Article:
Bill Kearley was the next speaker. He expressed he canvassed around and found out people were aware the first phase, which would have been 51 townhouses at the time (the number has since decreased) but they were not aware of the zoning, which would have been 217 at the time he canvassed. He expressed the area is zoned for about 80 and would not kick up a fuss about 51. However, they were surprised to find the 51 would swell to 217.

“The issue is zoning. The issue is high density,” said Kearley. “That’s this whole issue is the density, Period.”

Kearley pointed out that 40% of the houses which are on the market will sell for less than the units purposed by Kerkhoff. They would not be low income. They would most likely have strata title on them so the low income home buyer would neither be able to afford them or the strata fees.

Councillor Mary Murphy told him it is the apartment which will be for low income, not the rest of the project. She explained the apartment would be run by a society and by the government. There would be no purchasing.

Paul Legace was next. He said he had some serious questions about the apartments and the density. However, he met with Kerkhoff earlier.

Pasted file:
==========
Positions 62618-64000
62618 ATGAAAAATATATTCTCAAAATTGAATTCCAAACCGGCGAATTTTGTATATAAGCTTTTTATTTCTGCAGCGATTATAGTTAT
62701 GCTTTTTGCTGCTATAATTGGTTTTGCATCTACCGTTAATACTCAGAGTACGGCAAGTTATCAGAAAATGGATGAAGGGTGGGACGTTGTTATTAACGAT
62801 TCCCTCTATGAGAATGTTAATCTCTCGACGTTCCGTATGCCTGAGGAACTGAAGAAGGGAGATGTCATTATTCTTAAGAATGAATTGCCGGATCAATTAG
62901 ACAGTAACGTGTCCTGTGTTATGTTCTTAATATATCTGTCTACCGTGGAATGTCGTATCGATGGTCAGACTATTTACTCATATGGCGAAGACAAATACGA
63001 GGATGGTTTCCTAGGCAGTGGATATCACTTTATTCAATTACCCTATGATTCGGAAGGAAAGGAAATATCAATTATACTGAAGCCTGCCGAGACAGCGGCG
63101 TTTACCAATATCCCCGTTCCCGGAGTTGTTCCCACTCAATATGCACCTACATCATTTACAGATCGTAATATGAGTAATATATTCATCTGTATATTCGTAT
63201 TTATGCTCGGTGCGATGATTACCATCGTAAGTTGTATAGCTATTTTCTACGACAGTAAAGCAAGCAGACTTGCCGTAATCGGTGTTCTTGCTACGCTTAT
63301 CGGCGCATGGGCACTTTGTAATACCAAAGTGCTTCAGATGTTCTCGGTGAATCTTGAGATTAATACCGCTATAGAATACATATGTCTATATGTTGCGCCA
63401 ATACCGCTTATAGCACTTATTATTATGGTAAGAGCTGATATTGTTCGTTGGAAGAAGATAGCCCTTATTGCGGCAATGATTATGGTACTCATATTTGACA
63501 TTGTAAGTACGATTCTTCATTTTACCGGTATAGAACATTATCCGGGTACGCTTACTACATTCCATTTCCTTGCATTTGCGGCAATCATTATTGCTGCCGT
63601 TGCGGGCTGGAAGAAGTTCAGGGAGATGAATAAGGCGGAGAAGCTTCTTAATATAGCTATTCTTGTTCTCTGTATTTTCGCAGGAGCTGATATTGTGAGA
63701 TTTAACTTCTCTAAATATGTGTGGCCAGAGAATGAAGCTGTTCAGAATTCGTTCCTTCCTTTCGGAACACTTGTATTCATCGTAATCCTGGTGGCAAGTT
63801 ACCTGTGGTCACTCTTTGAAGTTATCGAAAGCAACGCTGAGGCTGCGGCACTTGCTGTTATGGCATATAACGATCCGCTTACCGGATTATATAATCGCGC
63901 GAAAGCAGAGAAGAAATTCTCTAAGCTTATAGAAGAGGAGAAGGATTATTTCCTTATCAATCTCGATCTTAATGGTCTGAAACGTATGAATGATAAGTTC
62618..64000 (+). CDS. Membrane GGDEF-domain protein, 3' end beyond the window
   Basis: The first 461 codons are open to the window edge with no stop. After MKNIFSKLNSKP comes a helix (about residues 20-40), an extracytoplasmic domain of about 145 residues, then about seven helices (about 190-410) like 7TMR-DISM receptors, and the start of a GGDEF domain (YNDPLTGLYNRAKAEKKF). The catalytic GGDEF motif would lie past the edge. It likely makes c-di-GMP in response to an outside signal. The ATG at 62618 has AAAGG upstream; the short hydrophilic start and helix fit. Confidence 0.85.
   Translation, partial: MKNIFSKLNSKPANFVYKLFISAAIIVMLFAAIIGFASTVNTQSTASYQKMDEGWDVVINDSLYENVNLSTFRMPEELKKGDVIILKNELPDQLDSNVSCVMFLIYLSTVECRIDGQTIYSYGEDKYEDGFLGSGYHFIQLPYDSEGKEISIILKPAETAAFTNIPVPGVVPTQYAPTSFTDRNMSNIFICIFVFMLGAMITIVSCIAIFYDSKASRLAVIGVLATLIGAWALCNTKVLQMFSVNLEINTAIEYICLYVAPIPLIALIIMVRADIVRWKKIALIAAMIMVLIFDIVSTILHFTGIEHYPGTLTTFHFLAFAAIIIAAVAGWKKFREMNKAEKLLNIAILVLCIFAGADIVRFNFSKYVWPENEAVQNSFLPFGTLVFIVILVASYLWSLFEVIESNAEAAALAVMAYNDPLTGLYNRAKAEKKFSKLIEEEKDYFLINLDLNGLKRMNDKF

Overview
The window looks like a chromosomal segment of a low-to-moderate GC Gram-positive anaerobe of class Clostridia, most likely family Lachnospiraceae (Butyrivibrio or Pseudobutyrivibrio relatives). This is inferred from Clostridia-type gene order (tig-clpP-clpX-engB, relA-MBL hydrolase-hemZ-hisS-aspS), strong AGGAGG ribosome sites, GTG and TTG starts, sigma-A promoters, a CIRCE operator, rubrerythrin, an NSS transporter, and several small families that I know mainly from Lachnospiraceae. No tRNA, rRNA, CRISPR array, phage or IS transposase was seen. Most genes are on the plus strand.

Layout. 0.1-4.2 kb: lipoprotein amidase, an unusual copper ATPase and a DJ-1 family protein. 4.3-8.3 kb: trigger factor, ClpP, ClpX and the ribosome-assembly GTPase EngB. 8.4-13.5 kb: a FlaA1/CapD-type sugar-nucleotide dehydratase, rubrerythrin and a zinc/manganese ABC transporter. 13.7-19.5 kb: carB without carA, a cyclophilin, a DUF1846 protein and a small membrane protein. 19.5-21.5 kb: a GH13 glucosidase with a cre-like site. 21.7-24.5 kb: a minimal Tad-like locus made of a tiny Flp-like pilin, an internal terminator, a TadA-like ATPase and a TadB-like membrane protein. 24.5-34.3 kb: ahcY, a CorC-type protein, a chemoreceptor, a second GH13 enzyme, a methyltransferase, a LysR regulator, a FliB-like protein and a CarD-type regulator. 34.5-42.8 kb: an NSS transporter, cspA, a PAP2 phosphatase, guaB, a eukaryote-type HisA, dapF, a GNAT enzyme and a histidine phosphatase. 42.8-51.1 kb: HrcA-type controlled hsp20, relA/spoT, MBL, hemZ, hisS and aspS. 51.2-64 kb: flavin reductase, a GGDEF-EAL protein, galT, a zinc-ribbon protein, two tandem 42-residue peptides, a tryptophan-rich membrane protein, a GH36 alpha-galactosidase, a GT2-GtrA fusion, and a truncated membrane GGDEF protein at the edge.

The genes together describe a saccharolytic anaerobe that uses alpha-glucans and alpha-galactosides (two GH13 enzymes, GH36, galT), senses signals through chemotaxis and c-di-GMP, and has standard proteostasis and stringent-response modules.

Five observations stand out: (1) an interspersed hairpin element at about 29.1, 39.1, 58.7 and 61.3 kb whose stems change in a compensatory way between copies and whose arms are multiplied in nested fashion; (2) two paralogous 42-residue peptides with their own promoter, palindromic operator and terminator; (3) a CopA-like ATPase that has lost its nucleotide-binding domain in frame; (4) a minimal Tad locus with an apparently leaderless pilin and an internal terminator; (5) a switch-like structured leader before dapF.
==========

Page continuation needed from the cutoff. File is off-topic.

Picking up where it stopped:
“I’m thinking of things from a housing perspective here. Any future apartments with connection is way down the line with BC Housing if there any new building,” said Legace.

He stated when he first talked to Kerkhoff about the low income housing, it was a long way off, now it was closer. Legace stated there were other paths towards affordable housing, which is not just through BC Housing. $5000 per door would mean $230,000 for the city of affordable housing if the BC Housing fell through.

He expressed he was not in favour or against the project, but Kerkhoff had put something on the table and the city should consider it from that perspective.

Goffinet wanted to know if there was any chance of low cost housing from BC Housing. Legace asked Leonard Kerkhoff who was sitting in the back who replied he would know in a few weeks. Councillor Mary Murphy asked who was responsible for affordable housing. She was told there has been some downloading and municipalities were looking for partnership with businesses. People have to look for alternate means. It is not the developer’s responsibility but the community needs to look at different partnerships. This could get complicated.

Jason Pender was next, a partner with the applicant. He expressed 45 units would go towards the affordable housing initiative. He also told Council they have an economic commitment to their partnership to sell the units so the development can go ahead. They will not build in the area if it did not sell.

Councillor Mario Feldhoff wanted to know what the strata fees would be. He was told that on Baxter, they would be $145-$155 per month per unit.

Council decided they needed time to absorb the new information so they decided to adjourn the Public Hearing until November 3rd.